This is the “Marine Machine” calling the boat I just passed. Didn’t mean to fill you up with water, but it’s a boat you know.

This is the “Sea Barge” calling the Paradise Harbor Marina. Do you mind if I tie up to your fuel dock for about a half hour and use the bathroom and get some water? And is your pumpout working this week? My holding tank’s filled up again. You remember me dontcha? I came in there and bought 12 gallons of gas last month.

We listened for around a half hour, then turned the sets down again just enough so that we could zone out the trash but hear anything serious and relevant to our location. The world got much better.

A huge sea turtle basked on the surface, lazily lifting his head, gulping air I guess, then burying his head under water, flipping along. He looked like he was playing. He probably wasn’t playing, he was probably doing something much more serious, but I do think he was having a good time. We brought him in close with the 7X50s and wished we could know more about him (or her). That size meant a lot of years and a lot of dealing with the sea. As we passed farther away he disappeared completely behind the swell.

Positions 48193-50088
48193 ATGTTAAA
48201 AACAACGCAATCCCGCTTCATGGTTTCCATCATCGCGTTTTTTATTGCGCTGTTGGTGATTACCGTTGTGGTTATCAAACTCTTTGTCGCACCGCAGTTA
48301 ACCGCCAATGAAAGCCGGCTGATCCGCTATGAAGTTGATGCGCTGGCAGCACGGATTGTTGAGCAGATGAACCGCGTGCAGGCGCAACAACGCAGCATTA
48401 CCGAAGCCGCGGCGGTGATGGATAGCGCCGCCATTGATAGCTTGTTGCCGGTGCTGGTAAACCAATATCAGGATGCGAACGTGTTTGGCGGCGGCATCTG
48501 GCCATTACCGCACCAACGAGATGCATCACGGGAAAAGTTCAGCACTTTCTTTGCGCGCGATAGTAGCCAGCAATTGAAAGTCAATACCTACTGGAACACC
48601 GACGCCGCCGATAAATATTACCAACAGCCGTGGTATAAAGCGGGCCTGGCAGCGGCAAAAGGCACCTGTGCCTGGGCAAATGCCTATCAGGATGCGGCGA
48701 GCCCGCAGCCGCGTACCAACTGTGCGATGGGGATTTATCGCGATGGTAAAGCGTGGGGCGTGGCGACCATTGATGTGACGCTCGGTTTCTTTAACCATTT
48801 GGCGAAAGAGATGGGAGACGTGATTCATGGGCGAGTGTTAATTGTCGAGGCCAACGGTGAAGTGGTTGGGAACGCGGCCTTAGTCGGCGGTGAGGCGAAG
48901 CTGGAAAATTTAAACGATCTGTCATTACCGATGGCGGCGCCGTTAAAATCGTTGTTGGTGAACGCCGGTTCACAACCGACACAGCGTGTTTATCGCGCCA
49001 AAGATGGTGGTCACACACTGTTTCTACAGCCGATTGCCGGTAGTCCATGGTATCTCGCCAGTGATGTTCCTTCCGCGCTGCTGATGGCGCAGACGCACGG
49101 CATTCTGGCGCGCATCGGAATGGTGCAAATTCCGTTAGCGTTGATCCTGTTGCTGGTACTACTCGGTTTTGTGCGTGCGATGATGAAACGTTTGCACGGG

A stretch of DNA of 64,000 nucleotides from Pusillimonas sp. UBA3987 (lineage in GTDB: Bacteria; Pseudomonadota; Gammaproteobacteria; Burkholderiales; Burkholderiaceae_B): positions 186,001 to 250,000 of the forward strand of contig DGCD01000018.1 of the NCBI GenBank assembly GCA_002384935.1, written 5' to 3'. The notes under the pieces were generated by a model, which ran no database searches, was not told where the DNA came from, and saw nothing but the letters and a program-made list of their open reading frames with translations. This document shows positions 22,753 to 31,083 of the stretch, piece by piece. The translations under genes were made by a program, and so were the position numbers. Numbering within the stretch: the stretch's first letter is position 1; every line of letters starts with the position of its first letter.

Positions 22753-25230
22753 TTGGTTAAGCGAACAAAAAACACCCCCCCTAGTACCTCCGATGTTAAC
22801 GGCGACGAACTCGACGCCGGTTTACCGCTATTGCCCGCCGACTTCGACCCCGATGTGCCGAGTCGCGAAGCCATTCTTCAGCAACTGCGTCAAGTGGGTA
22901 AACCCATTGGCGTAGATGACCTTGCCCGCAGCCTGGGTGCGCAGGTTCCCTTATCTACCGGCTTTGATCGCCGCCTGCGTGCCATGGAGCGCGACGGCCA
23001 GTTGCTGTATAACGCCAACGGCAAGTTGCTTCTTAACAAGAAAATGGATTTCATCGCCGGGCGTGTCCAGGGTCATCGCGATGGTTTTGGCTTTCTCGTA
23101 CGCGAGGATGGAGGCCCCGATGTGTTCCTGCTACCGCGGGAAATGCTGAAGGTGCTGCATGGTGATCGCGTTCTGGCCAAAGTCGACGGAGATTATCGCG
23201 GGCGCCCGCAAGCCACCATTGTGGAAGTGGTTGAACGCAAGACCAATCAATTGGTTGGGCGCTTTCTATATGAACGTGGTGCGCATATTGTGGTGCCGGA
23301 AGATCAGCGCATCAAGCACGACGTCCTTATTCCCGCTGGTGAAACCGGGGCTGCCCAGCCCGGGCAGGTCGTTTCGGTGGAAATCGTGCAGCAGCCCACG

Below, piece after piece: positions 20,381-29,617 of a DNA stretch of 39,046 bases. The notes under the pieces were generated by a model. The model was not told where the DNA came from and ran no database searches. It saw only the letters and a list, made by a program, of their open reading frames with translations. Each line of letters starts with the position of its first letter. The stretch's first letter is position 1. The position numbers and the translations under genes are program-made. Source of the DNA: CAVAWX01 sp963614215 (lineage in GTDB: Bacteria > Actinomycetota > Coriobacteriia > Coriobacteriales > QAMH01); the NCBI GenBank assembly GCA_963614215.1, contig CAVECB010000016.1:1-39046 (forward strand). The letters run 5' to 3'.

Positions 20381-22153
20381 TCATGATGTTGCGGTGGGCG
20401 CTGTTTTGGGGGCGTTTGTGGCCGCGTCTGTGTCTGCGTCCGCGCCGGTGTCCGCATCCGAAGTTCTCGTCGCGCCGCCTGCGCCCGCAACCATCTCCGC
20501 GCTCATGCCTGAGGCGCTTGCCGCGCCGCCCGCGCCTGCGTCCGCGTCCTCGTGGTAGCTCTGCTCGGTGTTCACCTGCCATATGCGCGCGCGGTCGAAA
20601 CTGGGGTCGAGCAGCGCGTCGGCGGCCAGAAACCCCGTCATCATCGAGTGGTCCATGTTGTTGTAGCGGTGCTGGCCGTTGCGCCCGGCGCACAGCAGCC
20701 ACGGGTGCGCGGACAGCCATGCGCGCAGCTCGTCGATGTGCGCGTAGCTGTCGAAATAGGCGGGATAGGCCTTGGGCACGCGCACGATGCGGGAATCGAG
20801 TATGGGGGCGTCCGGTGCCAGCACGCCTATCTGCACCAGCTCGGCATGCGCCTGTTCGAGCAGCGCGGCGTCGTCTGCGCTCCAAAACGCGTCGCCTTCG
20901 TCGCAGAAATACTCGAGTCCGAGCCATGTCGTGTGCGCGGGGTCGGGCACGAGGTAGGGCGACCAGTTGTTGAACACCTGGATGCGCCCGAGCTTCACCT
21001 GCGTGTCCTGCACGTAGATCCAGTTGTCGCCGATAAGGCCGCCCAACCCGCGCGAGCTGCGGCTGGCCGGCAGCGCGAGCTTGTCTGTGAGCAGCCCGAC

Thumb Flicking Tips

1. It’s important to stand by on VHF 16, even if it’s driving you nuts. This is where you first hear distress calls, Maydays, and important Coast Guard announcements.

2. If you hear a Securite (pronounced “saycuritay”) broadcast announcement, shift to the appropriate channel and listen.

Click Here for More Tips

A family of porpoises were playing, zooming in from the starboard quarter and leaping in the bow wave time and time again. As I lay down hanging out over the bow pulpit and caught their eyes, they nodded their heads in mid flight. I’ve swum with them in the ocean; I’ve known them for years. They seemed so much better than the people we had heard on the VHF.

Looking down into the waters we could see many other fish. It’s a teaming world down there—but so very quiet. I had been under the day before. The quietness is one of the things of which I’m most acutely aware when beneath the surface—the quietness and so much more that doesn’t meet the eye when the eye is above. It also doesn’t meet the eye when the eye is ashore, or in the ICW or the rivers. The ocean is very special.